The Outcomes of Cancer Outcomes Research: focusing on the National Cancer Institute's quality-of-care initiative.
ABSTRACT To assess the impact of outcomes research, the Agency for Healthcare Policy and Research has proposed a four-level typology that successively distinguishes between research that (1) adds to the knowledge base only, (2) affects practice policies, (3) influences the delivery of care, and (4) leads to changes in health outcomes. The agency has concluded that outcomes research to date has made substantial contributions at level 1, but has had little impact at levels 2 to 4.
To describe the National Cancer Institute's emerging agenda in cancer outcomes research, focusing on how it has been shaped early on to support the institute's quality of care initiative and noting whether each new project represents outcomes research at level 1, 2, 3, or 4.
Cancer outcomes research describes, interprets, and predicts the impact of various influences, especially (but not exclusively) interventions on endpoints that matter to decision makers. The institute's projects to improve the scientific quality of final endpoint measures, strengthen the methodologic and empirical basis for quality of care analysis, and enhance the application of health-related quality-of-life measures in clinical trials represent level 1 applications of outcomes research. Collaborative projects with federal agencies to translate evidence into practice and a new public and private effort to identify core measures of cancer quality represent level 2 and level 3 outcomes research.
The stage has been set for carrying out a balanced portfolio of level 1 to 3 outcomes research projects in cancer, with the ultimate (level 4) aim of improving cancer-related health outcomes.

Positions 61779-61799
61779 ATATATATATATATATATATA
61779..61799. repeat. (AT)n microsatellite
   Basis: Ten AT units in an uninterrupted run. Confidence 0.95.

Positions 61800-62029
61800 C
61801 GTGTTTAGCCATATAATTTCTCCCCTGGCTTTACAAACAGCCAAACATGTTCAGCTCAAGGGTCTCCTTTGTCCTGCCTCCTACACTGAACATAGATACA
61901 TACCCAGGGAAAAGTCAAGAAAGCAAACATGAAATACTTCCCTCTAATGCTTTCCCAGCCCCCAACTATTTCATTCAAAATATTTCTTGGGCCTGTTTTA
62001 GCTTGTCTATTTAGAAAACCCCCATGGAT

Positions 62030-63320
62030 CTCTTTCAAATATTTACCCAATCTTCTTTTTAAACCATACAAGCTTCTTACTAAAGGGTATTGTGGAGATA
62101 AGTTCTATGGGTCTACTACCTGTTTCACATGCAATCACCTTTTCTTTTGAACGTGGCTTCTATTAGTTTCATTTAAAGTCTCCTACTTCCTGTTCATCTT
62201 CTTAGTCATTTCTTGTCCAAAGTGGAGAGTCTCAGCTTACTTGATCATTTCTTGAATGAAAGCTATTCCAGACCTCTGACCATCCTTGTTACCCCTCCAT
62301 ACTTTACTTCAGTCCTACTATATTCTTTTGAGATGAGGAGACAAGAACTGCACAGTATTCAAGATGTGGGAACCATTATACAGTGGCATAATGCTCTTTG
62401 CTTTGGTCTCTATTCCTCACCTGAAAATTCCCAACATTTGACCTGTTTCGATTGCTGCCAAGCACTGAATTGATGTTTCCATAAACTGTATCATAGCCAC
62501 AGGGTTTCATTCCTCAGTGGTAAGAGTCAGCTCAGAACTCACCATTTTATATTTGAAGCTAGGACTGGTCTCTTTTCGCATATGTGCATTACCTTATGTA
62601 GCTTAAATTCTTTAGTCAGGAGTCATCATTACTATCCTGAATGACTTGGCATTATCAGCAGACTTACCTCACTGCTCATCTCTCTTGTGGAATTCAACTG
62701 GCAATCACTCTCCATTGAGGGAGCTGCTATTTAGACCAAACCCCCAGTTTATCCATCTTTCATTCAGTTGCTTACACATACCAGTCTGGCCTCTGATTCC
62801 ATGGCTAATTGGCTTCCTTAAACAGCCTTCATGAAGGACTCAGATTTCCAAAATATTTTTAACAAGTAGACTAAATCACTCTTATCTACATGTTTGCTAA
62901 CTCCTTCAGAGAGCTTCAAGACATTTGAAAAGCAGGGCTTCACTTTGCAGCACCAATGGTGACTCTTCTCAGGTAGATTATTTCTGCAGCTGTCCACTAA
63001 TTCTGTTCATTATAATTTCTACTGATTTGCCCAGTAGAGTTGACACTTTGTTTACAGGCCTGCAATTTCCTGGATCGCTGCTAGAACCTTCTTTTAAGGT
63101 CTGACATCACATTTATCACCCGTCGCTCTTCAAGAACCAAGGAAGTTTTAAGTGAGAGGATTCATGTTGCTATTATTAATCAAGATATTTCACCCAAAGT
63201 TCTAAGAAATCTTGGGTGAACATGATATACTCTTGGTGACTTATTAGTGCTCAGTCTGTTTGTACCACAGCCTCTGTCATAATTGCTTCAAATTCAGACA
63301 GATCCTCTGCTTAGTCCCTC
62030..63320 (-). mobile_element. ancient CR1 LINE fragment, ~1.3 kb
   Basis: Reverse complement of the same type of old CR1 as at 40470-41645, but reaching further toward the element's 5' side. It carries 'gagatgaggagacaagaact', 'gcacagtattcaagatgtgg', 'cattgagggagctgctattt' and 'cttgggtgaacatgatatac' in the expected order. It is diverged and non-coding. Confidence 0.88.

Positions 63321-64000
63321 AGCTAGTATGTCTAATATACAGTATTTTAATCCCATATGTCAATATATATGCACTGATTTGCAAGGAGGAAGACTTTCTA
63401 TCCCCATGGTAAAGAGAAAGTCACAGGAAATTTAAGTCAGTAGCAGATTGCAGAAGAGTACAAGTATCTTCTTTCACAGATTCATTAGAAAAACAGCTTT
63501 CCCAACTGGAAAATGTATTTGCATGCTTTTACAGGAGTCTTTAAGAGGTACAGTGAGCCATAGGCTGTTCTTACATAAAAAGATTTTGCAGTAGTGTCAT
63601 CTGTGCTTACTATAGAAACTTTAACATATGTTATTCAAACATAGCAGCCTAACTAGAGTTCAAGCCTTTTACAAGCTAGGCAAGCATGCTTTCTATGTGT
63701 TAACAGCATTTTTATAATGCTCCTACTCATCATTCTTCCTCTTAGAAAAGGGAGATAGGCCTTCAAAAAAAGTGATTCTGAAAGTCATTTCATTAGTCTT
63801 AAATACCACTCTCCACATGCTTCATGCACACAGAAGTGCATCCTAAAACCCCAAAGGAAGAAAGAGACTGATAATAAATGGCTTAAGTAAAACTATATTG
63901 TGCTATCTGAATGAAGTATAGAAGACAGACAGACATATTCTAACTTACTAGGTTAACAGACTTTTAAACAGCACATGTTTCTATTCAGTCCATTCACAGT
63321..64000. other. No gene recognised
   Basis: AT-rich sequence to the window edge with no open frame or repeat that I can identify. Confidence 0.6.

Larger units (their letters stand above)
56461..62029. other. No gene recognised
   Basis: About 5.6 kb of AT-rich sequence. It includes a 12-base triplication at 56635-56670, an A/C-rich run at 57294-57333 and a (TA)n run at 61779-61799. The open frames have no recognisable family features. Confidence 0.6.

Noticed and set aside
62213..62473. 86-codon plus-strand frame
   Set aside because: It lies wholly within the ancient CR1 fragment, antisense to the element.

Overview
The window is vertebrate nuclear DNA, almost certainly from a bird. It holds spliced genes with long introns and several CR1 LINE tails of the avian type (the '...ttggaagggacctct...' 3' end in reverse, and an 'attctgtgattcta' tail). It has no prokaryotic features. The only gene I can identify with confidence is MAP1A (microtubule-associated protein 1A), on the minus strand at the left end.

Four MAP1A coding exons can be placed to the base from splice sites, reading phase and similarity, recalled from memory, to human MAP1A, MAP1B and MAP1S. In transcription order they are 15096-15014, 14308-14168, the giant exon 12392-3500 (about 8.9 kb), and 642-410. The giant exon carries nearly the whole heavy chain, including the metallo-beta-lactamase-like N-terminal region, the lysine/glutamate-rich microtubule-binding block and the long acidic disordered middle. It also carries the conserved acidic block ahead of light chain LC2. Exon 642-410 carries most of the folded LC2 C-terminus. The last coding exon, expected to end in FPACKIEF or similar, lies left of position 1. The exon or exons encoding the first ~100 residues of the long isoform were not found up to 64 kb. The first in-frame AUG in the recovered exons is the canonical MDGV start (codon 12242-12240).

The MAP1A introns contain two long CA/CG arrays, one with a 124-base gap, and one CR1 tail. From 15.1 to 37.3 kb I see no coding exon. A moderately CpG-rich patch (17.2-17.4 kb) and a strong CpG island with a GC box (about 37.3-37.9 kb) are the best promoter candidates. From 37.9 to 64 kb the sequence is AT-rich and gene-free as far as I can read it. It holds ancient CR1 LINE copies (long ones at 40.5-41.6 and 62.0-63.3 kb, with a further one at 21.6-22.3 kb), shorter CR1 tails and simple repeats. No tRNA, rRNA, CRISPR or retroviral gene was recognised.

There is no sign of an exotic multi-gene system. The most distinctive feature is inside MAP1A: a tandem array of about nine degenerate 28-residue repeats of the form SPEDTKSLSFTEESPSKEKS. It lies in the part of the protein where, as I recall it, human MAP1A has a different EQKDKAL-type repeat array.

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ABSTRACT: The purpose of the study was to develop organization-based core performance measures (CPMs) for breast cancer patients treated in hospitals that participated in cancer quality improvement programmes in Taiwan. CPMs were developed in three stages that included a preparation, a consensus building stage, and two stages of stakeholder feedback. Three criteria and seven subcriteria were applied in the development process. Indicators listed in a Delphi questionnaire were based on a literature search, indicators developed by relevant institutions and discussion by authors. Each indicator needed to meet inclusion criteria as a final indicator. Evidence-based guidelines, expert opinions from panel group, 27 hospitals and empirical data were all applied to develop and revise the core measures. Fifteen out of 28 indicators were selected and modified after the three stages. There were two pre-treatment indicators for screening and diagnosis, nine treatment-related indicators, and four monitoring-related indicators. Six indicators were supported by evidence level I, and four indicators by level II evidence. The CPMs for breast cancer can be developed systematically and be applied for internal quality improvement and external surveillance. Our experience can be extended to other cancer sites and adapted to link with pay for performance or certification program in cancer care.European Journal of Cancer Care 12/2007; 17(1):5 - 18. · 1.31 Impact Factor
- Drug Development Research 07/2006; 67(3):181 - 182. · 0.87 Impact Factor
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ABSTRACT: Patient registries provide key data for clinical trials, patient safety and disease progression research. Current standards are insufficient to guide consistent authoring and reuse of registry questions. An outcome measure and its accompanying measurable indicators provide the means for the collection of data over a continuum of care. These data can be translated into comparison research, supporting the development of evidence-based knowledge. Lack of standardized approach to question/answer authoring and identification of outcome measure indicators have been an obstacle to interoperability of registry data with electronic medical and personal health records.Nursing informatics ... : proceedings of the ... International Congress on Nursing Informatics. 01/2012; 2012:391.